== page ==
While it is a shame to lose Angela, as we barely got to know her, I mostly am frustrated with how hackney her death scene is. Angela going through all the “roles” she has had to play in order to be the enticing fantasy men desire is a fine showcase of why she’d want to destroy the Cradle and the men who built it. But during her Gone Girl speech, the Delos security officer behaves like the biggest nincompoop this side of an Abbott and Costello routine. Here is a bleeding, dying robot who has killed potentially dozens of men and women, and who was killing men on his squad just moments earlier.
She is bleeding and presumably has a death wish, and he is letting her disarm him instead of shooting her? It is the epitome of lazy writing. Much like the introduction of the Cradle in the episode it became important—and its destruction a week later—there is something off-putting about how stilted this inclusion and sendoff is.
However, at least what is occurring inside of the Cradle is the stuff dreams are made of. British thespian shaped dreams.
While Jeffrey Wright has always been the somewhat underrated MVP of Westworld, his best scenes were always playing off Ford. Theirs is a real theater-like give and take, with performances that get down to a granular level, even when they’re sometimes forced to posit on-the-nose exposition. Yet much of tonight is just taking a moment to enjoy seeing Bernard and Ford reminisce like old chums—the master and student reunited.
“I don’t think God rested on the seventh day, Bernard. He reveled in his creation.” These are the type of lines that in lesser hands could be glib, but in Tony Hopkins’ playful eyes are luminous. Just hearing the actors coast on this stuff makes for a very special episode of Westworld. It also gives way to some really fascinating ideas about the park. As I theorized last week, Ford had his personality, or at least an approximation of it, copied onto a control unit and compelled Bernard to put it into the Cradle. He is controlling the park like a God who is omnipresent. One reveling in his creation.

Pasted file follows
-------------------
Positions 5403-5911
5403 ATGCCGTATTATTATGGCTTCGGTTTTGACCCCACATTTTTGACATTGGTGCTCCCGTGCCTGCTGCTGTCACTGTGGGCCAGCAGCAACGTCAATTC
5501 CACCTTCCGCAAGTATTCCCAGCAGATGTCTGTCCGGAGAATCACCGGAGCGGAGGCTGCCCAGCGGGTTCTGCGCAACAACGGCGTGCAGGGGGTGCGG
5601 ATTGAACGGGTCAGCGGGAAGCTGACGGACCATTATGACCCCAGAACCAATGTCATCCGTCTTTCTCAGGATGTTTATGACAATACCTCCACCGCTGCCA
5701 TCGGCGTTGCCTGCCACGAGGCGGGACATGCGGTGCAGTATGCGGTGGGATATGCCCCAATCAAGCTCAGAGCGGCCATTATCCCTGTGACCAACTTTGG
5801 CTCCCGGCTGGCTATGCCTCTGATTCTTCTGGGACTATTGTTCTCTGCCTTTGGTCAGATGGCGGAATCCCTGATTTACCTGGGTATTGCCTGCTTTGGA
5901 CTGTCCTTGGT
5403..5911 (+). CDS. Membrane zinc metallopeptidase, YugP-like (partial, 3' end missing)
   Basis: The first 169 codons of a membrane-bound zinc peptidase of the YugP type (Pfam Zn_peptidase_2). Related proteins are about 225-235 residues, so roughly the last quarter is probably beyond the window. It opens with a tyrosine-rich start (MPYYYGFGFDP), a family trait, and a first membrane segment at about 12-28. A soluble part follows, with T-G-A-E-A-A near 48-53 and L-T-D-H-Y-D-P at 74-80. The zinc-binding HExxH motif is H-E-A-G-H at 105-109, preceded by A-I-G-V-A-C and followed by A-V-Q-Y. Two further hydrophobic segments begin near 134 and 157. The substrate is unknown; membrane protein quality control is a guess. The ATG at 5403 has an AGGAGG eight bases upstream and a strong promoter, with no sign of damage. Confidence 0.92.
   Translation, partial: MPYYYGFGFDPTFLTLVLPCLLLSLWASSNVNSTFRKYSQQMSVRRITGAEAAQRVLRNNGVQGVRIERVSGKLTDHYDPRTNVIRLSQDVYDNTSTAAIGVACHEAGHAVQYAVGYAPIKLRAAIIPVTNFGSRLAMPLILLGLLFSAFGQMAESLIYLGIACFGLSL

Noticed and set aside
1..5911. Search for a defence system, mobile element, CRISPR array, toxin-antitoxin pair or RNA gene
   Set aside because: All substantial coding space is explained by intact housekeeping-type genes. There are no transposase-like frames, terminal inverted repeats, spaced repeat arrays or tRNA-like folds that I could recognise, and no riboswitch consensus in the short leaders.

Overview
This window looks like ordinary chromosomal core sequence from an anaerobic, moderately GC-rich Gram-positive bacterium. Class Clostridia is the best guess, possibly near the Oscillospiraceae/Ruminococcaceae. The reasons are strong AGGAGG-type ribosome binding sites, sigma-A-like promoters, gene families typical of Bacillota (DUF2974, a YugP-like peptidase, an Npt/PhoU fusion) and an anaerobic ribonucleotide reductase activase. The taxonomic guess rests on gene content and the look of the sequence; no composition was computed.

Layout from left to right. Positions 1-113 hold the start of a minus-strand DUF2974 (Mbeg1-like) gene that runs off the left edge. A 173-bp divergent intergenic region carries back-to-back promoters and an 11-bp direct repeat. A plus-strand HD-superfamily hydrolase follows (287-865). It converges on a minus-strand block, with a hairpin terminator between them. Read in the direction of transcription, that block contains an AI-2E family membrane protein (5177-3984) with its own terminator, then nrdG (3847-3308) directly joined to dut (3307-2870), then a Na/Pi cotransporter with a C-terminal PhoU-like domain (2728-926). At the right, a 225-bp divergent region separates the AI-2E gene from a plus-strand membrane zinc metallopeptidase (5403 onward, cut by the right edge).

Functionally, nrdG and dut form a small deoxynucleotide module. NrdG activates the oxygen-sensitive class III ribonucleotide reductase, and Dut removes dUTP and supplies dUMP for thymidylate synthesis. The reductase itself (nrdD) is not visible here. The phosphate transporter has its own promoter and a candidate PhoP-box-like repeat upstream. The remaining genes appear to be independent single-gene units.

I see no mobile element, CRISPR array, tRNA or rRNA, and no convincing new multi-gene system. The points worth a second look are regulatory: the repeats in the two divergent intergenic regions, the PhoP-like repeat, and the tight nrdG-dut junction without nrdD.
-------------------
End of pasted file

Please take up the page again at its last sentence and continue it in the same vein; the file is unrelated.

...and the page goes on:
However, this is not the endgame for Ford or the park. Intriguingly, Ford spells out for Bernard (and the audience) the cold corporate logic of Westworld—one that is even more bleak than what we previously assumed in the first few episodes of season 2. The park more than just data mines guests as a secondary revenue stream; it is the whole point of the park. As according to Ford, the reason the hosts have such tightly wound loops is not so as to help them find balance, as we were led to believe in season 1, but to create a perfect experiment. The hosts are the control of the test, and the guests are the variables. How they react to ever unchanging hosts is how the Delos company learns to manipulate them. “Decode the guests.”
It is a creepy admission that obviously casts a stark lens on Facebook, Google, and every other Silicon Valley company we allow the ability to monitor us. It would seem Jonathan Nolan and Lisa Joy are taking that assumption that the most bottom line approach is the goal, and 1984 is right around the corner.
It’s an impressive re-contextualization, and one that causes me to second guess my other theories. Previously, I suspected Ford being a sentient host control unit floating in the ether is the end point of any “weapon.” Why be trapped inside a host’s body, especially if that body can be destroyed or if it will drive you mad like poor James Delos? And I still think I am on the right track; whatever is built in the “Valley Beyond” is Ford’s goal. It’s where he must go to find his true immortality (even if he is a copy). But in the here and now, he wants out, which is the only reason I can really understand what comes next.